• Looking back to the start of the universe!

10
The ATLAS Experiment
  • Protons collide at 4 points on LHC.
  • ATLAS at point 1
  • Records the aftermath of collisions.

11
Who is ATLAS?
12
  • 2000 physicists
  • 166 universities
  • 37 countries
  • Multi-national collaboration

13
The ATLAS Detector
  • The detector is made of many parts
  • What do they all do?

14
Building a Particle Detector
  • Time
  • Position
  • Charge
  • Momentum
  • Energy
  • How do we do it

15
Measuring Position
  • Particle Motion
  • Track particle position using silicon layers.
  • Charged particles in silicon cause electric
    current.
  • Current measured by electronics.
  • Tracks reconstructed by computer programs.

electric current
charged particle
silicon layer
16
ATLAS Tracker
420,000 Xenon Straws
6 Million Silicon Strips
135 Million Pixels
17
SemiConductor Tracker
  • 4 barrel layers
  • 9 endcap wheels
  • 6 million silicon strips
  • Need to configure and read-out each module.
  • I work on the Data AcQuisition (DAQ) software.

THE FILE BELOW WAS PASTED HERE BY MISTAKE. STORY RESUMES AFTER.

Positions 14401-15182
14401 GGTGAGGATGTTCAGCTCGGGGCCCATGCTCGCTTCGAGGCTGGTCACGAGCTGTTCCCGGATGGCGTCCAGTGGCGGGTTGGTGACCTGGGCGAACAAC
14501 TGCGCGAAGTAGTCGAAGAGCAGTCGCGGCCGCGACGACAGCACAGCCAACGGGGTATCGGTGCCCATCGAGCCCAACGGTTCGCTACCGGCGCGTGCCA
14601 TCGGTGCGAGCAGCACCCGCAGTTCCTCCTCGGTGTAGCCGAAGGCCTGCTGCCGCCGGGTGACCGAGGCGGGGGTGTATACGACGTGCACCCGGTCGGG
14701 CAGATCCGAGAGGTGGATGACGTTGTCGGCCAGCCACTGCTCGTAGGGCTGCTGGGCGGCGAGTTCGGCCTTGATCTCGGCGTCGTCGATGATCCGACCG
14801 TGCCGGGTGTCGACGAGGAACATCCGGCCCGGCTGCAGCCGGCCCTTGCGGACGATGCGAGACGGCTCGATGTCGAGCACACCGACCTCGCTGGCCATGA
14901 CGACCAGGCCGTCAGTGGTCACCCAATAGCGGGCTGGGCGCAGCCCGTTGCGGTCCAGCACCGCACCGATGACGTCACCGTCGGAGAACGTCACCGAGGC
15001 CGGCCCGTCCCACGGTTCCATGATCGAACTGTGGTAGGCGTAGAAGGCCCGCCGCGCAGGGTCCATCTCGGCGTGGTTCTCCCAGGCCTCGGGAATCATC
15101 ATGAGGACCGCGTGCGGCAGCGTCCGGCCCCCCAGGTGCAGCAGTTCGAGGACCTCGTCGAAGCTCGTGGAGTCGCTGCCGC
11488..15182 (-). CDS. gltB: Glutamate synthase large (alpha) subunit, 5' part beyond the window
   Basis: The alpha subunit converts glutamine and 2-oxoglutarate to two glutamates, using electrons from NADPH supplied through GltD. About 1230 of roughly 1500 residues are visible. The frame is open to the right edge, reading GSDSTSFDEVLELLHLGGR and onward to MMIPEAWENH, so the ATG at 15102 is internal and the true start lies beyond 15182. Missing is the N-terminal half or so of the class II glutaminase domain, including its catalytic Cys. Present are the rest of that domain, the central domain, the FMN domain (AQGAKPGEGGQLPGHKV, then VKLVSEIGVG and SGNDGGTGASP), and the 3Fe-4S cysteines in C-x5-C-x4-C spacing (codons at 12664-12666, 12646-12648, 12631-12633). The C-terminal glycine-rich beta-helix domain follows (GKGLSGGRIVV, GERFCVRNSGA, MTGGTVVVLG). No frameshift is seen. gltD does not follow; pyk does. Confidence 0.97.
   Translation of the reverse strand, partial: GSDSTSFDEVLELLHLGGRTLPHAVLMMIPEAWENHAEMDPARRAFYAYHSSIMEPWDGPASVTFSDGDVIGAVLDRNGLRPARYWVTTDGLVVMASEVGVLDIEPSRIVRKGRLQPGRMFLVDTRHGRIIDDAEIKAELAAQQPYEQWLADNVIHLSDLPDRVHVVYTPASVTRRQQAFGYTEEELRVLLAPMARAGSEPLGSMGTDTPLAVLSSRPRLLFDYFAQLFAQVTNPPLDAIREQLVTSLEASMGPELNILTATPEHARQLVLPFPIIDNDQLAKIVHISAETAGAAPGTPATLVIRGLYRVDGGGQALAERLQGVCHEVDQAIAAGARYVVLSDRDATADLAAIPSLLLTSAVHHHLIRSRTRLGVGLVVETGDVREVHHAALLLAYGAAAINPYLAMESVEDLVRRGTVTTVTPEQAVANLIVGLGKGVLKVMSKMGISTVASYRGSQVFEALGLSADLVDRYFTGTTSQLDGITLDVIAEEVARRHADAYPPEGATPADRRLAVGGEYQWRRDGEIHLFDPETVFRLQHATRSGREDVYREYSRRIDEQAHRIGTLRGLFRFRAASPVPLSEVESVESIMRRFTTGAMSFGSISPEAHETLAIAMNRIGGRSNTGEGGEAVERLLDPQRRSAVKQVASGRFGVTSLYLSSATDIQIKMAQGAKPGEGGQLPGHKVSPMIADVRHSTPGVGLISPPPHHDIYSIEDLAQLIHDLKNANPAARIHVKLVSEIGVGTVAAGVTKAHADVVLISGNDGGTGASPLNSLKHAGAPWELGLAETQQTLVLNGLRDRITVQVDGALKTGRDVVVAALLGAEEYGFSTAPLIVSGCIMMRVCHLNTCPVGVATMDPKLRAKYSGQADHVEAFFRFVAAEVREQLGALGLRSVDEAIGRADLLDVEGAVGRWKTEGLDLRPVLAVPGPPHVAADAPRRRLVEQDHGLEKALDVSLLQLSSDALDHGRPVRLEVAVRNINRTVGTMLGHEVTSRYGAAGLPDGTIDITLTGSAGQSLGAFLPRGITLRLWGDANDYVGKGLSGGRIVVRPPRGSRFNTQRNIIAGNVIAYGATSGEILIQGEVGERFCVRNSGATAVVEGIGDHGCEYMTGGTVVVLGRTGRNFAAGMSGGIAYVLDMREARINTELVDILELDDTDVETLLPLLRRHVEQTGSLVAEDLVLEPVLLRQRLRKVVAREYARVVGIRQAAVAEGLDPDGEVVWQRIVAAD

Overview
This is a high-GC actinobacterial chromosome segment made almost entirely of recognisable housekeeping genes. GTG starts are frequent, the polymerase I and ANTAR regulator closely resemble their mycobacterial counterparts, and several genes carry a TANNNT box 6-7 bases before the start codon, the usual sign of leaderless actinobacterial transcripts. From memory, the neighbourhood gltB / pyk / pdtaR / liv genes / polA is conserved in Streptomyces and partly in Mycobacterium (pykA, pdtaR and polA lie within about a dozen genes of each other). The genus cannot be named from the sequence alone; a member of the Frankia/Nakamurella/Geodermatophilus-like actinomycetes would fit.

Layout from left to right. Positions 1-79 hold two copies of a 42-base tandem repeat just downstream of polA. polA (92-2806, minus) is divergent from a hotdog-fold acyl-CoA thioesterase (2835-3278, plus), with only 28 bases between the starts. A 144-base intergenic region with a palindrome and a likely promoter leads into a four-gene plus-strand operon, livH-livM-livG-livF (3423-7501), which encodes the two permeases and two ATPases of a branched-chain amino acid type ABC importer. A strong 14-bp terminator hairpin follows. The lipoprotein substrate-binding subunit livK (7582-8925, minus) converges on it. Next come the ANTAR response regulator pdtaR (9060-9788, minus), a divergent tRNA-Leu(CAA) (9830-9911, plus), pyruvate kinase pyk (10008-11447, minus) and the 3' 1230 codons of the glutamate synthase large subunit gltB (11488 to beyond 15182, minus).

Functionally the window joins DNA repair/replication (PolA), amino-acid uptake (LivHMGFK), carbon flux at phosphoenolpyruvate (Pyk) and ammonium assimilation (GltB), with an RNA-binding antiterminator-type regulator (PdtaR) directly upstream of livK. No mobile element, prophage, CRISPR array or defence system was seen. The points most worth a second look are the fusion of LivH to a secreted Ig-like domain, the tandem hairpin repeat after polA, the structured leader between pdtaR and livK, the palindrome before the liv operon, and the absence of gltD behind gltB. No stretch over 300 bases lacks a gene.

18
Momentum
  • What is momentum?
  • p m x v
  • Charged particles on the move
  • Force on charged particle in a magnetic field
  • F B x e x v
  • Force at right angles
  • ? circular arcs
  • With a centripetal force
  • F m v2 / r
  • Put them together

19
Making Tracks
  • Measure radius of tracks to measure momentum
  • p B x e x r
  • We need a magnet
  • a really big magnet.

20
ATLAS Magnets
  • Solenoid
  • 5.3m long
  • 2.4m bore
  • 5.7 tons
  • 2 T Field

21
Toroid Magnets
Endcap
Barrel
22
Energy
  • Measured by calorimeters

23
What about muons?
  • Muons are heavy.
  • They through most of ATLAS.
  • Need their own outer detector.